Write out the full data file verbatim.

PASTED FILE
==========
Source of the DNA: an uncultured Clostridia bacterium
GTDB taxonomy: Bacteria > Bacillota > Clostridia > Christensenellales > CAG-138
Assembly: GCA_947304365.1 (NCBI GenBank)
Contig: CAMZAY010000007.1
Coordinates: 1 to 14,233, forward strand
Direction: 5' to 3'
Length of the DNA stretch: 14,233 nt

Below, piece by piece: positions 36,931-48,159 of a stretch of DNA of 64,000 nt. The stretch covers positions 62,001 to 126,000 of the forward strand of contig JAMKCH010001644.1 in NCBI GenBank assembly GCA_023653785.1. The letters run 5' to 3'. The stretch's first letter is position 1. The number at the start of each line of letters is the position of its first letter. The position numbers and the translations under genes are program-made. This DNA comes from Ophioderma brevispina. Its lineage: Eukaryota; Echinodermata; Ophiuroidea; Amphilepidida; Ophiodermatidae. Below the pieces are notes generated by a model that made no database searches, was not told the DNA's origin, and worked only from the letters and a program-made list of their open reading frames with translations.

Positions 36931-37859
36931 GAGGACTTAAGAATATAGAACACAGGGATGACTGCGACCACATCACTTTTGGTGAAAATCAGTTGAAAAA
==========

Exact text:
Source of the DNA: an uncultured Clostridia bacterium
GTDB taxonomy: Bacteria > Bacillota > Clostridia > Christensenellales > CAG-138
Assembly: GCA_947304365.1 (NCBI GenBank)
Contig: CAMZAY010000007.1
Coordinates: 1 to 14,233, forward strand
Direction: 5' to 3'
Length of the DNA stretch: 14,233 nt

Below, piece by piece: positions 36,931-48,159 of a stretch of DNA of 64,000 nt. The stretch covers positions 62,001 to 126,000 of the forward strand of contig JAMKCH010001644.1 in NCBI GenBank assembly GCA_023653785.1. The letters run 5' to 3'. The stretch's first letter is position 1. The number at the start of each line of letters is the position of its first letter. The position numbers and the translations under genes are program-made. This DNA comes from Ophioderma brevispina. Its lineage: Eukaryota; Echinodermata; Ophiuroidea; Amphilepidida; Ophiodermatidae. Below the pieces are notes generated by a model that made no database searches, was not told the DNA's origin, and worked only from the letters and a program-made list of their open reading frames with translations.

Positions 36931-37859
36931 GAGGACTTAAGAATATAGAACACAGGGATGACTGCGACCACATCACTTTTGGTGAAAATCAGTTGAAAAA